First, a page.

The Duke of Rovigo, who has recorded the generous heart will throb in sympathy with this above interview, says that the Emperor, on re- decision. turning to his cabinet, showed no particular indi. ' “ The Emperor,” says Caulaincourt, “ closed cations of displeasure against the legislative body. his last instructions to me, with the following With that wonderful magnanimity which ever words! I wish for peace. I wish for it, withcharacterized him, he gave them credit for the out any reservation or after-thought. But Caubest intentions. He, however, observed that laincourt, I will never accede to dishonorable he could not safely allow the existence of this conditions. It is wished that peace shall be state of things behind him, when he was on based on the independence of all nations; be it the point of proceeding to join the army, where so. This is one of those Utopian dreams of he would find quite enough to engage his atten- which experience will prove the fallacy. My tion.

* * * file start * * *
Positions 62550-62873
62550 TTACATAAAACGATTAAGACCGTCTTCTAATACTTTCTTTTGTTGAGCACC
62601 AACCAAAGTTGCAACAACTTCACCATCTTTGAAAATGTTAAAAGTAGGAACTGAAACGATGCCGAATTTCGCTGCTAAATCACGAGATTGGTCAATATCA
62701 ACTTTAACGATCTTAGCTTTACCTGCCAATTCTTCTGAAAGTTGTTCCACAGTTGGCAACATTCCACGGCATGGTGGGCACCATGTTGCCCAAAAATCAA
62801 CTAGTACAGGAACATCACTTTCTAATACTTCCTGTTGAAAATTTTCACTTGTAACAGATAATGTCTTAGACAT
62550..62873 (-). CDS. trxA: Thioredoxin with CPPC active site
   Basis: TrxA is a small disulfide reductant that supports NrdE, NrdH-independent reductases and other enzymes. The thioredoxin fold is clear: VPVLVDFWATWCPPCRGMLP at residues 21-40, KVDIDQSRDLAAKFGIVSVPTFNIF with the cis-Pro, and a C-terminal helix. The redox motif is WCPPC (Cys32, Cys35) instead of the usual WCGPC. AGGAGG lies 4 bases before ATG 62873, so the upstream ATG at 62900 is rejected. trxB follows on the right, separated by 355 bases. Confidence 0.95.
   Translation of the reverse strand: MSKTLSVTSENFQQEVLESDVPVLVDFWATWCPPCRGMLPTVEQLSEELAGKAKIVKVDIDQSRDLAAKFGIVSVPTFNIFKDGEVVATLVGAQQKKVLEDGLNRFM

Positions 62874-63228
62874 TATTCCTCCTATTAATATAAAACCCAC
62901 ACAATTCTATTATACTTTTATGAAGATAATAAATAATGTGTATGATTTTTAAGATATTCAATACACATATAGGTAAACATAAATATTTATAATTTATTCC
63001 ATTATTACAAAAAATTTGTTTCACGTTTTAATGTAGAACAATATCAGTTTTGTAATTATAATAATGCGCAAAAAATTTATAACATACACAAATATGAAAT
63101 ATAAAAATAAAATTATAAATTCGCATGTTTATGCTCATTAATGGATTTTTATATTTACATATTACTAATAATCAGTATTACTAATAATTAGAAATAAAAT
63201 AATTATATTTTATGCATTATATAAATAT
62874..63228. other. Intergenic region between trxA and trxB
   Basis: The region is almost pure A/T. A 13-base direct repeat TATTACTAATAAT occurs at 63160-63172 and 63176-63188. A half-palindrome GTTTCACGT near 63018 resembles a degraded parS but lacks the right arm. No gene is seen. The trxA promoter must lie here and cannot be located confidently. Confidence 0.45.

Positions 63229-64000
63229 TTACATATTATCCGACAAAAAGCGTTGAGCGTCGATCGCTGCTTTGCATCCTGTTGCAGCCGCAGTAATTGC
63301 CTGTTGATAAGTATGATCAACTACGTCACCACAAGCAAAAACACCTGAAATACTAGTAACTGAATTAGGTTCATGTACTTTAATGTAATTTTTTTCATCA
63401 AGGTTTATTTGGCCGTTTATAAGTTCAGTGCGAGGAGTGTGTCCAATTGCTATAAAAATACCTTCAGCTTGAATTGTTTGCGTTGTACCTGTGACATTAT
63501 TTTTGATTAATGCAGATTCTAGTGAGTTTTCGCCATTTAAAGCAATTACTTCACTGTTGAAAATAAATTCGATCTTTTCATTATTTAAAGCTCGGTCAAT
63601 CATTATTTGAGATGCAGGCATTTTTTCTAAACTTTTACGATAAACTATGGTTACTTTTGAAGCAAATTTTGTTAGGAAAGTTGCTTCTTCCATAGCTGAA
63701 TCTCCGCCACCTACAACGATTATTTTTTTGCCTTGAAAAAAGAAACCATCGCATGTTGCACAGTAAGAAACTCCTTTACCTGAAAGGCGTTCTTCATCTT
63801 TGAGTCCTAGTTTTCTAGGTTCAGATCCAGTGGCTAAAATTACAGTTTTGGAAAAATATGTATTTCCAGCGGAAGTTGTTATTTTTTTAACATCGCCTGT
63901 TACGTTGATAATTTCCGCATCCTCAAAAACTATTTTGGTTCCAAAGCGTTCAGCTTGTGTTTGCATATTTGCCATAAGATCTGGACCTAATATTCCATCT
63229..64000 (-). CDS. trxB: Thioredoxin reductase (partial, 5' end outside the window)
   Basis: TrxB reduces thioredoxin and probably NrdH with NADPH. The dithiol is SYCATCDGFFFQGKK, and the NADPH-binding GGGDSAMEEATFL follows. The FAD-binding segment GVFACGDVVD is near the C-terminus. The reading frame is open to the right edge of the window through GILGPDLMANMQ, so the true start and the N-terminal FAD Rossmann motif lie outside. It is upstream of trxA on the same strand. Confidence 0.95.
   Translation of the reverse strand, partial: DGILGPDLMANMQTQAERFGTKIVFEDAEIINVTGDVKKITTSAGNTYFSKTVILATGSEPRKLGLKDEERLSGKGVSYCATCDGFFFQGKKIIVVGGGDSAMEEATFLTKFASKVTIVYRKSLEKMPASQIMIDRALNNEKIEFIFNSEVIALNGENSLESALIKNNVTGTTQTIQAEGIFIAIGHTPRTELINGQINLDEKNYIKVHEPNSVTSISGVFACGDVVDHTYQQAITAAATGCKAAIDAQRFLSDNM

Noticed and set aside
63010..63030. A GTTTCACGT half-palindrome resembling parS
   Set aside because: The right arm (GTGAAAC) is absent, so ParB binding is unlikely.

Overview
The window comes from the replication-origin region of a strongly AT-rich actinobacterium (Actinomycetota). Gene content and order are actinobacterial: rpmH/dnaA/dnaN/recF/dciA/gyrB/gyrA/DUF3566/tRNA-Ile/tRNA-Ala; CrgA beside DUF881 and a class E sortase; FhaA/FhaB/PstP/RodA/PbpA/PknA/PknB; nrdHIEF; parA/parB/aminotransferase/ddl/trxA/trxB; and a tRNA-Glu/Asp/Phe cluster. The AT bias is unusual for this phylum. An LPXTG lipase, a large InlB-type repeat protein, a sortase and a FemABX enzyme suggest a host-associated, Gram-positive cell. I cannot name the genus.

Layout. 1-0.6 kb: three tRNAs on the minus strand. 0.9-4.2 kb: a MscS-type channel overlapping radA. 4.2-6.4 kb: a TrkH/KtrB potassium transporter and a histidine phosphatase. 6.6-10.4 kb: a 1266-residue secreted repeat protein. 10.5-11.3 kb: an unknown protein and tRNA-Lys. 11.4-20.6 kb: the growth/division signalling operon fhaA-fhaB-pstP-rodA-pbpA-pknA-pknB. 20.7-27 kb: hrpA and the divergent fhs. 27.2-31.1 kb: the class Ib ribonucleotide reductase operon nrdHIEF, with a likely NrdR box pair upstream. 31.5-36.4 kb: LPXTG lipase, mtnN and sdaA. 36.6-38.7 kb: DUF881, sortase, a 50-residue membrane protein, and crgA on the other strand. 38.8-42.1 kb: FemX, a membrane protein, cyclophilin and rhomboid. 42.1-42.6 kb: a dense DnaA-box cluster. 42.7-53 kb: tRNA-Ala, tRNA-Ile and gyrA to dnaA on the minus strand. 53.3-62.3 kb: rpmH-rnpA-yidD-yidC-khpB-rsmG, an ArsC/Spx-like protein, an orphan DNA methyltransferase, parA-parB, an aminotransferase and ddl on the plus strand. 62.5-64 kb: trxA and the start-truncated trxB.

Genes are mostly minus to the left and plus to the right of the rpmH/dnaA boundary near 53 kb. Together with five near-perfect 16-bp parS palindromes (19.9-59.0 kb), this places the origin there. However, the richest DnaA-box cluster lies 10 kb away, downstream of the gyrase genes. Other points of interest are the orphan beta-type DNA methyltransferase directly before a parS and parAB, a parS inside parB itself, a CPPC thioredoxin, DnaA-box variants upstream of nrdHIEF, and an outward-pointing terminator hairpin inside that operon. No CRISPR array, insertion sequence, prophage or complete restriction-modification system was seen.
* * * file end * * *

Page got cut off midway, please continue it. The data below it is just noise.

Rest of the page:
policy is more enlightened than that of those It was the special aim of the Allies, aided by men who were born kings. Those men have their copartners the royalists of France, to create never quitted their gilded cages, and have never a division between Napoleon and the French read history except with their tutors. Tell them people, and to make the Emperor as odious as 1-I impress upon them, with all the authority we possible. Abusive pamphlets were circulated are entitled to exercise, that peace can be duralike autumn leaves all over the Empire. The ble only inasmuch as it shall be reasonable and treasury of England and that of all the Allies just to all parties. To demand absurd conceswas at the disposal of any one, who could wage sions, to impose conditions which can not be aceffective warfare against the dreaded republican ceded to consistently with the dignity and imEmperor. The invading kings, at the head of portance of France, is to declare a deadly war their locust legions, issued a proclamation, to be against me. I will never consent to leave France spread throughout Europe, full of the meanest less than I found her. Were I to do so, the and the most glaring falsehoods. They asserted whole nation, en masse, would be entitled to call that they were the friends of peace, and Napo- me to account. Go, Caulaincourt. You know leon the advocate for war; that they were strug- the difficulties of my position. Heaven grant gling for liberty and human rights, Napoleon for that you may succeed! Do not spare couriers. tyranny and oppression. They declared that Send me intelligence every hour. You know they earnestly desired peace, but that the despot | how anxious I shall be. Napoleon would not sheathe the sword. They | “Our real enemies," continues Caulaincourt, assured the French people that they waged no “they who had vowed our destruction, were Enwar against France, but only against the usurper, gland, Austria and Sweden. There was a dewho, to gratify his own ambition, was deluging termined resolution to exterminate Napoleon, Europe in blood. The atrocious falsehood was | and consequently all negotiations proved fruitless. believed in England, on the Continent, and in Every succeeding day gave birth to a new conAmerica. Its influence still poisons thousands fict. In proportion as we accepted what was of minds.